Articular cartilage is a soft, fibrous tissue that covers the ends of bones within a joint, allowing for smooth, low-friction motion. Articular cartilage can become damaged through trauma associated with sporting accidents, femeroacetabular impingment, or as a result of the normal aging process. While certain structures within the hip joint may be capable of healing, articular cartilage has an extremely low healing potential. Chondroplasty is a procedure intended to remove mechanical symptoms related to cartilage injury and help prevent further injury to the cartilage. The goal is to delay the onset or progression of arthritis of the hip, which is often the result of cartilage damage.
When articular cartilage becomes damaged, loose flaps of cartilage may cause mechanical symptoms and/or can break off and become lodged in the hip joint. Eventually, cartilage damage may leave exposed bone resulting in bone-to-bone grinding sensations and a loss of joint motion. This is often associated with hip pain and hip stiffness, thus limiting movement and function. Arthroscopic hip chondroplasty is a procedure that Dr. Anz performs to remove mechanical symptoms and improve function. The approach has been shown to be most successful in patients with small, partial thickness injuries where the damage has not yet reached the bone itself and when the deforming force causing the cartilage injury can also be removed, such as in the setting of CAM femeroacetabular impingment. During this procedure, which is performed arthroscopically using tiny keyhole incisions, the loose flaps of cartilage are removed. Using a camera (arthroscope), Dr. Anz will be able to visualize where the loose pieces of fragmented cartilage are located, and will remove them. He will also address other abnormalities in the same surgery. In patients who are found to have exposed bone from loss of cartilage with good intact surrounding cartilage a microfracture procedure may also be performed to regenerative tissue. Although microfracture cannot restore normal cartilage, it does produce functional tissue.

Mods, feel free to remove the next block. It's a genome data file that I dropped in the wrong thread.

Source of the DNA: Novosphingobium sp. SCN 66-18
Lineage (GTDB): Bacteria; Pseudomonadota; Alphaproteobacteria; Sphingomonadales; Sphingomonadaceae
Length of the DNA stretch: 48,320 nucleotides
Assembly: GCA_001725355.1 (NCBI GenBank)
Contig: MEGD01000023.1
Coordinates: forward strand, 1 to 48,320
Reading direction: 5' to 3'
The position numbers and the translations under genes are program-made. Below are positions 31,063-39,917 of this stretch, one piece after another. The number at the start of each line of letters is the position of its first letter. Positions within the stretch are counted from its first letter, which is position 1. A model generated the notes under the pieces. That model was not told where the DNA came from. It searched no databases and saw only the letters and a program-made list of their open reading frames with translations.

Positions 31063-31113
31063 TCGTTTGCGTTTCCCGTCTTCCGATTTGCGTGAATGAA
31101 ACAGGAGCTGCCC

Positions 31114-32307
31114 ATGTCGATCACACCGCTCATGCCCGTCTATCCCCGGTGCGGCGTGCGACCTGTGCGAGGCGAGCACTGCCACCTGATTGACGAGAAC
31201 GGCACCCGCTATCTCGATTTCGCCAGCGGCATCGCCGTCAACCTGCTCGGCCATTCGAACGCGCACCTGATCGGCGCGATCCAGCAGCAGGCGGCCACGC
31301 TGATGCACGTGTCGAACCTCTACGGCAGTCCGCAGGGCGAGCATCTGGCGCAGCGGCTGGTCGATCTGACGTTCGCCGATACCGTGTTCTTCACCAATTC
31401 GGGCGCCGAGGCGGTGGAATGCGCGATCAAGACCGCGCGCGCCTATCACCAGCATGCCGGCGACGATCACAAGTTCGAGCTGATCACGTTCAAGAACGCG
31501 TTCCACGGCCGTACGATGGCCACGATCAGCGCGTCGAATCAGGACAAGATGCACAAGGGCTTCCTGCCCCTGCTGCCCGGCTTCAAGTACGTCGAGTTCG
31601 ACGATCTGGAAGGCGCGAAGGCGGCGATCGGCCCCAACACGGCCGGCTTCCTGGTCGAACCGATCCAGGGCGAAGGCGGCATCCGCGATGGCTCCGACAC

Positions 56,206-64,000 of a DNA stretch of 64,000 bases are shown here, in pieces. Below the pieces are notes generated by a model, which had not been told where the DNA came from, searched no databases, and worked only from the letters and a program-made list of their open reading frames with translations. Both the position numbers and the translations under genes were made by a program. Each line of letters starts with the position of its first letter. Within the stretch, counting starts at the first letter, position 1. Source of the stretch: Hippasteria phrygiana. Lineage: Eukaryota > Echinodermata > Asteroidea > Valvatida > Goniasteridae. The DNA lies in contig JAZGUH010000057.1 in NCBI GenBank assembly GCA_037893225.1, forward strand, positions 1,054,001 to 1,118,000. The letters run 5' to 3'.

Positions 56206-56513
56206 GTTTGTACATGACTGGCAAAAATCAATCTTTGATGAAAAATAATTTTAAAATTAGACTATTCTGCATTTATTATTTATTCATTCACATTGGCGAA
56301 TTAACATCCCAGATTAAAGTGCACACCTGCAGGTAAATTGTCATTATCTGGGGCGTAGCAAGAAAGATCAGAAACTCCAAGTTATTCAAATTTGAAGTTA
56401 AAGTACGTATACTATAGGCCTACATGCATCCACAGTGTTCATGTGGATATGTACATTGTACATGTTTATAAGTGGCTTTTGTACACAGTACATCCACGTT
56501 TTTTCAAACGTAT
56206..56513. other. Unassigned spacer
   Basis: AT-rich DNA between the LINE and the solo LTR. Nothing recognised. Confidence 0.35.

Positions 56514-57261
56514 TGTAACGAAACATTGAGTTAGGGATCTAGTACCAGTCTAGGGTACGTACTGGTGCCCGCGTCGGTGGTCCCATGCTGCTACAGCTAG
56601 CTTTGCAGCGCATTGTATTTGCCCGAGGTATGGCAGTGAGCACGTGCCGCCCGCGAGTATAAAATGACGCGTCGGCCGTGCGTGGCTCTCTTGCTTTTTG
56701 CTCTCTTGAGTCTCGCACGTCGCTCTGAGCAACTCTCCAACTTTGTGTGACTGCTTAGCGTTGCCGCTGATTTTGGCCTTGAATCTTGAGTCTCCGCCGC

Following arthroscopic hip chondroplasty, Dr. Anz will prescribe a thorough physical therapy and rehabilitation program. This will be a progressive process and will work on restoring motion, strength and full function of the hip joint. Patients who undergo a microfracture procedure can expect to be on crutches for 8 weeks.
For more information on arthroscopic hip surgery, including chondroplasty of the hip for articular cartilage treatment, please contact the Gulf Breeze, Florida orthopedic surgeon, Dr. Adam Anz located at the Andrews Institute.